One Year Later: Remembering Marcelo Lucero

Where were you on November 8, 2008?

I clearly remember that I was smarting from the passage of Prop 8 and demonstrating out in the streets of San Francisco one week prior to the huge Join the Impact rallies in 16 states. The brutal killing of Marcelo Lucero in New York was not on my radar at the time but the hatred directed towards people who are deemed ‘different’ was certainly plaguing my conscience and affecting my choices.

While local law enforcement officials pledged ignorance to tensions in the community, an investigation by the New York Times established a clear pattern of white youths preying on Latino residents for several years. One of Lucero’s attackers told law enforcement that they would routinely go “beaner jumping,” which meant they would hunt down and assault Latinos.

I wish I could say that we have come a long way as a country since the election of the first Black person as President of the United States. However, it is wrong to make any such proclamation especially in light of the latest deportation of the Mejia-Perez family. The comments at Marin Independent Journal are vile and racist, one in particular calling for the execution of Gilbert Mejia–their DREAM-eligible Guatemala-born son still in the United States fighting for asylum.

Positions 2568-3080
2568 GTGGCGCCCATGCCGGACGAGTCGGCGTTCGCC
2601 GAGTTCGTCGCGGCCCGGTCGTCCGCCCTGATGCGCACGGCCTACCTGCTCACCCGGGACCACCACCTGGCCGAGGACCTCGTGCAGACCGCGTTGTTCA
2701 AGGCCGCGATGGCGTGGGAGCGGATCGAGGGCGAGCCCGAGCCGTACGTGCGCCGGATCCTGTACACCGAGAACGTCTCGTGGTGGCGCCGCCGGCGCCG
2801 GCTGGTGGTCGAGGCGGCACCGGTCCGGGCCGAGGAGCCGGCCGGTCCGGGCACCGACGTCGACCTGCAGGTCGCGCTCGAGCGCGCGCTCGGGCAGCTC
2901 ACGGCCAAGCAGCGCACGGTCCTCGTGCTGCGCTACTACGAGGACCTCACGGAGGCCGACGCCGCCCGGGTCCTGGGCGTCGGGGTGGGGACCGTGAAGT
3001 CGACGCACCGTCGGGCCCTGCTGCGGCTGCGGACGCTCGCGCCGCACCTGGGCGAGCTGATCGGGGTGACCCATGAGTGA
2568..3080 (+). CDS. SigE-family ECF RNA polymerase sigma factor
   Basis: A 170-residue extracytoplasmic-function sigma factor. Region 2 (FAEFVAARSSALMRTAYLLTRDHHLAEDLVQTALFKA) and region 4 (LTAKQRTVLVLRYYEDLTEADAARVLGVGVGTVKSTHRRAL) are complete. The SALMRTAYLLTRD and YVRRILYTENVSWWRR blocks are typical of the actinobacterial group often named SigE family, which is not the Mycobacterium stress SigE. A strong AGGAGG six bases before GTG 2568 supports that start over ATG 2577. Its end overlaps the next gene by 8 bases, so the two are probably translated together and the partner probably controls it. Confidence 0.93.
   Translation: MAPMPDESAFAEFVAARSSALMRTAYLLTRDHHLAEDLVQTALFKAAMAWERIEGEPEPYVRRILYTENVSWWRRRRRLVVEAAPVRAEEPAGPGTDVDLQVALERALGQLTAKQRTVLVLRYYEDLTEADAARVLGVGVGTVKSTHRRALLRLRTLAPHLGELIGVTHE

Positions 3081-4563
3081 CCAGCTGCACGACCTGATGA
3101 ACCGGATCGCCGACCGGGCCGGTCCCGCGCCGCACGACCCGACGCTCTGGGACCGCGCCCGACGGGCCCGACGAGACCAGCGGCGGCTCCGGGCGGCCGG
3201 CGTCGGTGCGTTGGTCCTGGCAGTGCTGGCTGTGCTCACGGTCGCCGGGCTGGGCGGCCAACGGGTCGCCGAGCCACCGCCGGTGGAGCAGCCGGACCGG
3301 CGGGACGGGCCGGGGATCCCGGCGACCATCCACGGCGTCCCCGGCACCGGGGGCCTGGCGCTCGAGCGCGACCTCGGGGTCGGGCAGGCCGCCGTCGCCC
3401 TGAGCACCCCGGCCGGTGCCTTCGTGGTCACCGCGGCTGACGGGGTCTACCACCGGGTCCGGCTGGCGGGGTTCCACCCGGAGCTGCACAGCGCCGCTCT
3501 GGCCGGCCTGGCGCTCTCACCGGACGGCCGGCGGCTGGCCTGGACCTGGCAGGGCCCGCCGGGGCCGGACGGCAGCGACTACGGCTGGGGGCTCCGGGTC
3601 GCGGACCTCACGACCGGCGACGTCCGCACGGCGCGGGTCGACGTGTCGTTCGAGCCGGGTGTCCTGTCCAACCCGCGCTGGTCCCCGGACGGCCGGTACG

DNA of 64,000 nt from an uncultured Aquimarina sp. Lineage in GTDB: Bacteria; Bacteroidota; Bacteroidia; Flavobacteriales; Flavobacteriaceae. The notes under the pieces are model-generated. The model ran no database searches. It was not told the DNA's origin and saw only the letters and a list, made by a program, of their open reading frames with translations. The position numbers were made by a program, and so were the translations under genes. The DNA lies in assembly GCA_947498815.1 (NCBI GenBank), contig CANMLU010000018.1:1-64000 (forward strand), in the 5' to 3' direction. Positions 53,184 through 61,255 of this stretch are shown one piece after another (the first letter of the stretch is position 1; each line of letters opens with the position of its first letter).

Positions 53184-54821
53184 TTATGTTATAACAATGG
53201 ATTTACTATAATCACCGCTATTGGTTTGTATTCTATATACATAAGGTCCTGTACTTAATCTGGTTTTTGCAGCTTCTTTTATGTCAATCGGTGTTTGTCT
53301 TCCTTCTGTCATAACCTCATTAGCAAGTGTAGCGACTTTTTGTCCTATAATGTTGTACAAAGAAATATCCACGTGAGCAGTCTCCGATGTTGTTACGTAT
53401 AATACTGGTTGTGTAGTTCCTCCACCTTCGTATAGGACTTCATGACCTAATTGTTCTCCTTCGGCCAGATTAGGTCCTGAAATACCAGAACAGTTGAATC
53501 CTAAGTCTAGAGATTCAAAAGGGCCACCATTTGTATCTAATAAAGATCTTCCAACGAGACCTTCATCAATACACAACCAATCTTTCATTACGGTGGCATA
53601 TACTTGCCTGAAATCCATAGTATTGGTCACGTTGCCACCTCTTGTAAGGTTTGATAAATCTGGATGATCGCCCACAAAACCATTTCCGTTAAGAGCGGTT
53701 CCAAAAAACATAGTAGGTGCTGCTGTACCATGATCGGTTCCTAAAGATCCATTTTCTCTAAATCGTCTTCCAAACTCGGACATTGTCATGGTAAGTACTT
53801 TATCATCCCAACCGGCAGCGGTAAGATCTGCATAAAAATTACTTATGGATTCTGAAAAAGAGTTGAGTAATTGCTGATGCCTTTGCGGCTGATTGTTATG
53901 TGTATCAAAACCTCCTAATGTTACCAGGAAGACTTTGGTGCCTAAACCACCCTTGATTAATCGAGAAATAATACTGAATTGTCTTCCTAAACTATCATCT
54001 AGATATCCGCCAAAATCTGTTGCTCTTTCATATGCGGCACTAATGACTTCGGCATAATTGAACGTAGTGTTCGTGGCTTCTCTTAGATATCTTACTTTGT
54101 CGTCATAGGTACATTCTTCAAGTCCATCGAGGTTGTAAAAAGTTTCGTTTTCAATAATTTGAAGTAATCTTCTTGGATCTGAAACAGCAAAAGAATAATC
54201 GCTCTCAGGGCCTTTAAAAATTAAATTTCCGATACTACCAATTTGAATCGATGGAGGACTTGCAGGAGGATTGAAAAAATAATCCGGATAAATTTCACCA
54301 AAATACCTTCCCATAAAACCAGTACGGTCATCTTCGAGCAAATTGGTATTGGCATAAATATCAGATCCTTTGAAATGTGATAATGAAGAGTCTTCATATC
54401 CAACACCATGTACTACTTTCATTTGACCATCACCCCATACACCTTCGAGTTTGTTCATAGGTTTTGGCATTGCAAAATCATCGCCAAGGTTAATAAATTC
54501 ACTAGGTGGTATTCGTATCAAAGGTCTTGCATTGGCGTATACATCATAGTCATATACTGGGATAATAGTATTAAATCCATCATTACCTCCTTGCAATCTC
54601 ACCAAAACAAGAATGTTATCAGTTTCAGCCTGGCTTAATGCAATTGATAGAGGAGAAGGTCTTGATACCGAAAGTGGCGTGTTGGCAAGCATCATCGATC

The hate crime against Marcelo Lucero is not an isolated incident. It prompted a wave of killings against Latinos from Wilter Sanchez to Luis Ramirez to Brisenia Flores. A month after Marcelo was stabbed brutally, 31-year-old Jose Sucuzhanay, was beaten to death by three men, who yelled anti-gay and anti-Hispanic slurs as he walked home with his brother. Finally, almost a year later, a hearing is scheduled for this murder on Monday November 9, 9:30am – 12:30pm at Kings Supreme Court, 320 Jay St, Brooklyn, New York.

In the context of a highly polarized immigration debate, hate crimes against Latinos will continue to rise. Prominent media figures like Lou Dobbs scapegoating immigrants and blaming us economic downturn and the housing crisis only aggravates matters.

Have you spoke out against hatred? What have you done since Marcelo was killed to make sure that these atrocities do not happen in your neighborhood and on your watch?

Here is something you can do: Sign the petition in support of immigration reform, and do your part to prevent another tragedy like that of Marcelo Lucero.

(Image Credit: Long Island Wins)

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